General Comment 13 obligates States to remove gender and other stereotyping that impedes access by girls to equal education opportunities and to take measures to address de facto discrimination in the education of girls. (52) These measures may include reformulation of curricula and education materials to eliminate stereotyping and gender bias, allocation of equal resources to girls' education, special encouragement and incentives to girls and to their families to help them stay in school, and training of teachers to understand and eliminate gender bias in teaching, classroom interactions, and extracurricular activities connected to the schools.

The Committee has recognized that women face both legal and customary obstacles to education in many countries and receive fewer years of formal education than men. (53) In some countries they constitute as little as one-third of students in primary schools and one-fourth in high schools. (54) The Committee also has pointed to the disproportionate impact the absence of compulsory education has on women's literacy, particularly among women living in rural areas. (55)

Questions to ask:

1. Is primary education compulsory and available at no cost? What is the enrollment rate of girls in primary education relative to that of boys?

2. If free compulsory education is not available, has the State undertaken a plan for the progressive implementation of free education, as required by Article 14? Does this plan take into account gender-based disparities?

3. Is secondary education available at no cost? If it is, what is the enrollment rate of girls in secondary education relative to that of boys? If it is not available, what policies have been implemented to achieve free secondary education?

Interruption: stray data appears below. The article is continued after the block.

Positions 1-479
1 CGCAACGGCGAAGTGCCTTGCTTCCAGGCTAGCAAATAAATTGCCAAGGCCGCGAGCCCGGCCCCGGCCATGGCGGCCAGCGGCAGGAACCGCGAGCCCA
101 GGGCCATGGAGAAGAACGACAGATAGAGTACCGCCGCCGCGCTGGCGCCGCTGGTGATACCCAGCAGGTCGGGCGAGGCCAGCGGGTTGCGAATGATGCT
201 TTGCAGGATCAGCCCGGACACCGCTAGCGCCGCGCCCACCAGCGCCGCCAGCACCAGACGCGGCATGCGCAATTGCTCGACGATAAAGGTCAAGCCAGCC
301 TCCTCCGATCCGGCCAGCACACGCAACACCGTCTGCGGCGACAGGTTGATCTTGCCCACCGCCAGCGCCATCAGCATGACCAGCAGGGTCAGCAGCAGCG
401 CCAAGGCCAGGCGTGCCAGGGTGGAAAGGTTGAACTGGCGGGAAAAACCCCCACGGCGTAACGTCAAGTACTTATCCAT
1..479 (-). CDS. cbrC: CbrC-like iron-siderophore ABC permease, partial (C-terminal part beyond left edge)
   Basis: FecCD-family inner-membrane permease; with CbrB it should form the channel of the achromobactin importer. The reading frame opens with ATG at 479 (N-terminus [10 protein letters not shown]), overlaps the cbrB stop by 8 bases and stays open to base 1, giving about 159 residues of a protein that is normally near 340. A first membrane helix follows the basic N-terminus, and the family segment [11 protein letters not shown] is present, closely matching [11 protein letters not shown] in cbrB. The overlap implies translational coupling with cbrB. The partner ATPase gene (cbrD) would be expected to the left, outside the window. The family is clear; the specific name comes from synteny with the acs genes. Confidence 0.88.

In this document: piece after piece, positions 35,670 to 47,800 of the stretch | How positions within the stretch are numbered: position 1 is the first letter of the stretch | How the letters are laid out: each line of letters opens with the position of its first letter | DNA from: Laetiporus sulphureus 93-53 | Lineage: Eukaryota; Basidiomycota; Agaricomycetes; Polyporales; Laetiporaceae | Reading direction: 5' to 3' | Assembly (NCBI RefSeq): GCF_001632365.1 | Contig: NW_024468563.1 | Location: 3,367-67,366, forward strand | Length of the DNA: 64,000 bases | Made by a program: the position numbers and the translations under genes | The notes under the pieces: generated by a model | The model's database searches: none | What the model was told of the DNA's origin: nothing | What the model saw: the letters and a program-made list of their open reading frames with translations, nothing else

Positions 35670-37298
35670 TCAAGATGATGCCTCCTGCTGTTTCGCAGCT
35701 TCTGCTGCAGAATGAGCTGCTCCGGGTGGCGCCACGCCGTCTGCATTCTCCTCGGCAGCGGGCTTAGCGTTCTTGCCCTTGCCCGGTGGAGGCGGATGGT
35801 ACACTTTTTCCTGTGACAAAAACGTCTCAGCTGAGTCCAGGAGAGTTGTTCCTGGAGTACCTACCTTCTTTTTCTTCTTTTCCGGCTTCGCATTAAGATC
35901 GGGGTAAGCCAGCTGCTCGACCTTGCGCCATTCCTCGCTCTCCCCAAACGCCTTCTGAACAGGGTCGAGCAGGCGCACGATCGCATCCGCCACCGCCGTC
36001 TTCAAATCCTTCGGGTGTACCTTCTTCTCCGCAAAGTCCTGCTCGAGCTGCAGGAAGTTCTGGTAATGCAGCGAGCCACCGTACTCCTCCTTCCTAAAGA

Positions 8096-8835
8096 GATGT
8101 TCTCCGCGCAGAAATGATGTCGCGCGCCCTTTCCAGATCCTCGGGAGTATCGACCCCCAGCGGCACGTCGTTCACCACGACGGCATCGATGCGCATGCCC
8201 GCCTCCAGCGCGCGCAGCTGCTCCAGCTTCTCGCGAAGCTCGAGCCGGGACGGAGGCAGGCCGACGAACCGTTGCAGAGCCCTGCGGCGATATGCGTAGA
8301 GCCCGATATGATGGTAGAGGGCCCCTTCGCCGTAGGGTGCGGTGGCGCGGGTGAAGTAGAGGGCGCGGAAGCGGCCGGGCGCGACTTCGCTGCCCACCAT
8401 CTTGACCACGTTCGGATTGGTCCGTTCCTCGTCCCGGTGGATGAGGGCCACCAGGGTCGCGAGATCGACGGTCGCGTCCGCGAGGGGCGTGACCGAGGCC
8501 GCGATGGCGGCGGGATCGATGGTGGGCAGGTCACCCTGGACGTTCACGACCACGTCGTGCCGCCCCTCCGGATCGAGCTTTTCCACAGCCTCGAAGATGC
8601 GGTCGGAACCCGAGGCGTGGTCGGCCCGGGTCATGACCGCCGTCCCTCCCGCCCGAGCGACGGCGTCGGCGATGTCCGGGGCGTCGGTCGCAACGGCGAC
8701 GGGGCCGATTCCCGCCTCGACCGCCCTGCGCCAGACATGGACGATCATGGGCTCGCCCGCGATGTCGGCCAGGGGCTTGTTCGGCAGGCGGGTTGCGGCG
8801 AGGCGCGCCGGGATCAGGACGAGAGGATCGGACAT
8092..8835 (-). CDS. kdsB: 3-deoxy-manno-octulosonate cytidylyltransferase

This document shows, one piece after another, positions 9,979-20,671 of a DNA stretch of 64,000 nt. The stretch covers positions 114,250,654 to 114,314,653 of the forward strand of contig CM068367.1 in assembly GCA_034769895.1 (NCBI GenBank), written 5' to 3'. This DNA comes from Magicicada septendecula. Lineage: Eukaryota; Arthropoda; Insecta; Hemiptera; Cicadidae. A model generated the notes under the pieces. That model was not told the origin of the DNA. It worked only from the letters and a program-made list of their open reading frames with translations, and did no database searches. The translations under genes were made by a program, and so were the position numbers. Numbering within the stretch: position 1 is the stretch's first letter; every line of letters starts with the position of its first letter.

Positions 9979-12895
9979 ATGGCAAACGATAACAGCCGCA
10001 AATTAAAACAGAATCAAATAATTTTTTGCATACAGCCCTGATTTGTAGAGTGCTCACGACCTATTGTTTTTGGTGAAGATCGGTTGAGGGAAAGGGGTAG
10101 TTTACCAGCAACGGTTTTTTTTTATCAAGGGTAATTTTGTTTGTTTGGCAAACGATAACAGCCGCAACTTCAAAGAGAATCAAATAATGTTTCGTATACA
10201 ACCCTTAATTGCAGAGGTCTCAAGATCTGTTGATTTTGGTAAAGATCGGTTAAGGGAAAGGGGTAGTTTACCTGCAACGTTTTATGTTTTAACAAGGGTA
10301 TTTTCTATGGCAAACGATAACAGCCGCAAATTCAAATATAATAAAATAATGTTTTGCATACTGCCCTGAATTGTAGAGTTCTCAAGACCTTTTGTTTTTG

4. What is the enrollment rate of girls in technical and vocational schools relative to that of boys? What concrete steps have been taken to ensure that girls face no discrimination in attaining a technical or vocational education?

5. Is higher education available at no cost? If it is, what is the enrollment rate of women in higher education relative to that of men? If it is not available, what measures are being taken to achieve free higher education 6. What is the dropout rate for girls? What is the dropout rate for boys? Why do girls drop out? Why do boys drop out? What policies have been implemented to encourage families to keep girls in school?

7. Are there cultural or safety barriers to girls or women traveling to school? What has the State done to overcome these barriers? Where proximity is an issue, are schools available to girls within safe physical reach or, alternatively, available via a distance learning program? What percentage of rural girls and women are enrolled in school?